Wildfire prevention activity at Heritage Hills the last of a sure thing

It's still unknown if government-funded work will continue

Close to 120 hectares of forests in the region have been treated for wildfire prevention

Close to 120 hectares of forests in the region have been treated for wildfire prevention

A 10-hectare patch of forest bordering Heritage Hills is the next site in the region set to receive government-funded wildfire prevention work, but it’s unknown if there will be money available for future jobs.

Since 2009, the Regional District of Okanagan-Similkameen has treated a total of 120 hectares of forest with nearly $2 million in grants from senior levels of government.

The work has reduced the threat of wildfire at interface areas from Princeton to Oliver, yet still barely scratched the surface.

“There are still lots of areas that need to be done,” said John Davies, a forestry consultant hired by the RDOS to manage its wildfire prevention program.

Next on his to-do list is to secure grant money for a treatment prescription in Naramata Creek Park and carry out operations at two sites in the Bankier area west of Summerland and one near St. Andrews, west of Okanagan Falls.

The total cost of that work, which includes thinning the forest understorey and removing surface fuels, is pegged at $336,000. The RDOS is expected to cover 10 per cent of the cost.

The balance should come through the Strategic Wildfire Prevention Initiative administered by the Union of B.C. Municipalities. The next round of funding is expected in November. After that, it’s anyone’s guess.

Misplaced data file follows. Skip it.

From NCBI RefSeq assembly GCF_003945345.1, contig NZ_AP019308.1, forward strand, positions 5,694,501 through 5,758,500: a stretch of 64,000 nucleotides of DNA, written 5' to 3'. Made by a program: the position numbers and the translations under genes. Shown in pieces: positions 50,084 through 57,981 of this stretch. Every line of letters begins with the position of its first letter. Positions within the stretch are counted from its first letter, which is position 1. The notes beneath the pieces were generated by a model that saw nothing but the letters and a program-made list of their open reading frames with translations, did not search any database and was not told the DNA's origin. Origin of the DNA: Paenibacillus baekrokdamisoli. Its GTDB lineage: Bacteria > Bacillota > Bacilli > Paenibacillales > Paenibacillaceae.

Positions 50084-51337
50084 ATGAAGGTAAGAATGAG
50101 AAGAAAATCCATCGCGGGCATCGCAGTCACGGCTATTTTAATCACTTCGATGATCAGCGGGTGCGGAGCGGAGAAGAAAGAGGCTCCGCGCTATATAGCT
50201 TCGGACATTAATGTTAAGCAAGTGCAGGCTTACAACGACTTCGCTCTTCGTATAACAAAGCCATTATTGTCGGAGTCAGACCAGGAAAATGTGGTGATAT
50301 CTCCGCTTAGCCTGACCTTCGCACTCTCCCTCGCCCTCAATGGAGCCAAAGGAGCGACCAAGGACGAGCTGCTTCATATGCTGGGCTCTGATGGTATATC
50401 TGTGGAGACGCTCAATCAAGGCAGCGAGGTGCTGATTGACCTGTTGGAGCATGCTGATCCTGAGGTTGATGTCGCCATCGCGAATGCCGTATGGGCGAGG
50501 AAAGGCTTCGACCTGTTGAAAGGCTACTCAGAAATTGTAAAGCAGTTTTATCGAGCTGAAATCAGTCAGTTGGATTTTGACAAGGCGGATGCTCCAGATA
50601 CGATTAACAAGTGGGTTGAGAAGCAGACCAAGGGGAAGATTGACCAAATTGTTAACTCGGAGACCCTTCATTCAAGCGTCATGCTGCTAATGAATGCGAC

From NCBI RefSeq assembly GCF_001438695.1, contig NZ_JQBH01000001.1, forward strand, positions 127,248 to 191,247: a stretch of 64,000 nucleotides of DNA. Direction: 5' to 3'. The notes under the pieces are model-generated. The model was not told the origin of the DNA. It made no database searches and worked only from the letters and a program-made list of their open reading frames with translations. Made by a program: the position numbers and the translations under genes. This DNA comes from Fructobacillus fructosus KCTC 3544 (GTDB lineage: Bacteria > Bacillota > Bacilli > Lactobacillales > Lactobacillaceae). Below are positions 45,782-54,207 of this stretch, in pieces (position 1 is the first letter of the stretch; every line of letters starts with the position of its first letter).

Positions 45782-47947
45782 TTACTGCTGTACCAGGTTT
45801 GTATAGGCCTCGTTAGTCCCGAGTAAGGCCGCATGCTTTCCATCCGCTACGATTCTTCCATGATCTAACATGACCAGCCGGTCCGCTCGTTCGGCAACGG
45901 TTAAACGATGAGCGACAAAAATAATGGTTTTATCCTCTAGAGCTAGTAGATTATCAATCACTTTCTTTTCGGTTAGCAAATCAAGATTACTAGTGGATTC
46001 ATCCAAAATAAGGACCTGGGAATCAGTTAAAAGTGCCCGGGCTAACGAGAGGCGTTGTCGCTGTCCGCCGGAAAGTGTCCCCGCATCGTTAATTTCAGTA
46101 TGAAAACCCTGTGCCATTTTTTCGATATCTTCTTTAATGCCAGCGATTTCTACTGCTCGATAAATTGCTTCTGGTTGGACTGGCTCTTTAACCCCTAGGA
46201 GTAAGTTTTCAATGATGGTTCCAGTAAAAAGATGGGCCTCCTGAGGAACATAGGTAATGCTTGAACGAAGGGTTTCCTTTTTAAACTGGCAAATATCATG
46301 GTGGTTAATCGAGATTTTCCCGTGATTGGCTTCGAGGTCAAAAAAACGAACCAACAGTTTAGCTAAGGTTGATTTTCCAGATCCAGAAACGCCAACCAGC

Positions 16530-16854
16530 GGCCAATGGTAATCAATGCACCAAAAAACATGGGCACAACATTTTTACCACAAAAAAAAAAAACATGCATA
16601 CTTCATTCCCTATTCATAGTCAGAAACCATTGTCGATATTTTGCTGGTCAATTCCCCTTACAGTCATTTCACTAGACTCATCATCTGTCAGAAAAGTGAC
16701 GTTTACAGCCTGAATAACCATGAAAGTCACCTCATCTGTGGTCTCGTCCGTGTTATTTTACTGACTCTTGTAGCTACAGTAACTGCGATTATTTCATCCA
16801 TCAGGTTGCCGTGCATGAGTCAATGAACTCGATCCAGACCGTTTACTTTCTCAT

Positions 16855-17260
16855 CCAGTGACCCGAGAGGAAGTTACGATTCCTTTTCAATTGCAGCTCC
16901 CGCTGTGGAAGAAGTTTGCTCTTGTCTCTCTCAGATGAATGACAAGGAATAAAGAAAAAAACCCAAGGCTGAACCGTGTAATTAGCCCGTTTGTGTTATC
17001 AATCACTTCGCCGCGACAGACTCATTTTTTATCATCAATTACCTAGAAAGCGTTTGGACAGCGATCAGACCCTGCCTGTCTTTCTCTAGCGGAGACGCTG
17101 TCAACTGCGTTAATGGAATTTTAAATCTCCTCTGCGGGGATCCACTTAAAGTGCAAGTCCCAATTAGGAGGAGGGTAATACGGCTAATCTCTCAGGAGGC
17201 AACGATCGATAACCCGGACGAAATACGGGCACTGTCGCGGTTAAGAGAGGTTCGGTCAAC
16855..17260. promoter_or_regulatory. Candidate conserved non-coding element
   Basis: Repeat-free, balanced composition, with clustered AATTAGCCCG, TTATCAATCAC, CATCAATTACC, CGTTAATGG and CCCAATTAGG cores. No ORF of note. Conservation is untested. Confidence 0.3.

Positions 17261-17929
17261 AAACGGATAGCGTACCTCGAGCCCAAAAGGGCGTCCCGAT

The initiative, established in 2004, was last topped up in 2011 with $25 million.

The Ministry of Forests, Lands and Natural Resource Operations has not yet committed to rebuilding the war chest.

Ministry spokesman Brennan Clarke confirmed that as of Sept. 7, the fund balance was $6.7 million, all of which is expected to be disbursed this winter.

He said the initiative is a “high-priority program” that will be assessed with all others during the B.C. government’s upcoming budget deliberations.

Davies said the RDOS has made a dent in the interface wildfire risk to some of its members communities, but such a program needs to be “a long-term venture.”

He also noted that although no operational work has occurred since 2011 while the RDOS awaited reimbursement for other jobs, the program has so far created 72 person-months of employment and helped keep 12 forestry companies in business. The work on the interface area bordering Heritage Hills on the east side of Skaha Lake is expected to begin later this fall, said Davies, who is still cleaning up the last few regulatory details.

He said no such work is carried out until it’s been previewed for the public, in this case a homeowners’ group at Heritage Hills.